A preliminary investigation by the State of Florida Commission on Ethics found there is probable cause to believe that a former Bronson mayor was in violation of a Florida Statute as the Director of the Levy County School District Department of Transportation due to “exhibiting inappropriate behavior toward a member of his staff.”.

    A complaint was filed against Bruce Greenlee with the State of Florida Commission on Ethics last year detailing sexual harassment allegations on three occasions in May and June of 2018, while Greenlee was Transportation Director. Greenlee was also Mayor of Bronson at the time of the allegations.

    Greenlee resigned from his director position last June after the staff member reported her complaint to the School District. Greenlee was hired as the Director of Transportation in November 2015. He later relinquished his position as mayor.

  • BOCC appoints local reps to turnpike and connector task forces

    Suzette Cook, Reporter

    The Levy County Board of County Commissioners assigned four local representatives the Florida Department of Transportation’s Multi-use Corridors of Regional Economic Significance (M-CORES) task forces.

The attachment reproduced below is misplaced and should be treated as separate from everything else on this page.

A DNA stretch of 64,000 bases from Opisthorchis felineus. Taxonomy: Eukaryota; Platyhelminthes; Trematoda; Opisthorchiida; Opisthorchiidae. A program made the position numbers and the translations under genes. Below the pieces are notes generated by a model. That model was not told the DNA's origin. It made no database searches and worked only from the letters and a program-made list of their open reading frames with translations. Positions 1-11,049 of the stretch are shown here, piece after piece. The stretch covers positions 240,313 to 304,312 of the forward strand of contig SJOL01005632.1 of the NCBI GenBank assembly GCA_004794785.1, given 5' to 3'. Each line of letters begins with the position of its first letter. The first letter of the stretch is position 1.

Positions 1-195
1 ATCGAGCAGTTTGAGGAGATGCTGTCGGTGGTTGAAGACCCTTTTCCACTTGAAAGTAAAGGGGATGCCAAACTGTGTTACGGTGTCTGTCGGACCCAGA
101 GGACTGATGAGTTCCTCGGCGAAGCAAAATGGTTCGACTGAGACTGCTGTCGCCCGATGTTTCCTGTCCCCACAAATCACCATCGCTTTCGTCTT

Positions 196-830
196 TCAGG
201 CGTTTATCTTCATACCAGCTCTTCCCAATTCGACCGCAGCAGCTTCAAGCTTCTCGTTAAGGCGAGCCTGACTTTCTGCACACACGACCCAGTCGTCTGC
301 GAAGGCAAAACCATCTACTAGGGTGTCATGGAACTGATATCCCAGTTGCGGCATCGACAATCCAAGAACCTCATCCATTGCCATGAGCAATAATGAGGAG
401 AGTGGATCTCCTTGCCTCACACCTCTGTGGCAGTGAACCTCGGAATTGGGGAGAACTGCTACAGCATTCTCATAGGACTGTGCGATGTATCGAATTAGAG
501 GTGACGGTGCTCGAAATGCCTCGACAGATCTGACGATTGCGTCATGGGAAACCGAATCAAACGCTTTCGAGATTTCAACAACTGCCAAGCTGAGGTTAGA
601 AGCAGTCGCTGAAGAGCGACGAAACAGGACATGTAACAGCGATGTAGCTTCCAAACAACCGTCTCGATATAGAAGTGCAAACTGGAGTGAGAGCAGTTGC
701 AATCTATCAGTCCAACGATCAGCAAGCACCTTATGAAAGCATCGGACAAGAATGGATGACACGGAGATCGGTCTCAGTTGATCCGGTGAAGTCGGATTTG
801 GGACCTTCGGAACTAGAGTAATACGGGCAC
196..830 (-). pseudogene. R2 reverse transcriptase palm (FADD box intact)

Senate Bill 7068 requires Florida Department of Transportation Secretary Kevin J. Thibault to make the appointments which include state and local officials, environmental stakeholders and members of the community.

    According to the FDOT, “Each task force will make high level recommendations for their respective area which include Southwest-Central Florida Connector, extending from Collier County to Polk County; Suncoast Connector, extending from Citrus County to Jefferson County; and Northern Turnpike Connector, extending from the northern terminus of the Florida Turnpike northwest to the Suncoast Parkway.”


    Suzette Cook, Reporter

    Chiefland Fire Chief James Harris did not ask his captains, or his paid and volunteer firefighters to attend the July 22 budget meeting at City Hall, but on Monday night, they showed up in uniform as a brotherhood concerned about the safety of the citizens and themselves.

    “We look out for each other,” Chief Harris said. “They were not there to force the commission,” he said. “They did that themselves because they know we’re in a crisis.”

    Mayor Chris Jones was the first to note, “We have an army of firefighters here tonight.”

    It became very clear as Harris, his captains and others spoke about department funding, and lack there of, that safety was the biggest concern as the commission starts to finalize the proposed 2019-2020 budgets for the general fund, fire fund, utility fund, industrial park/law enforcement trust fund and the 5-year capital improvement plan.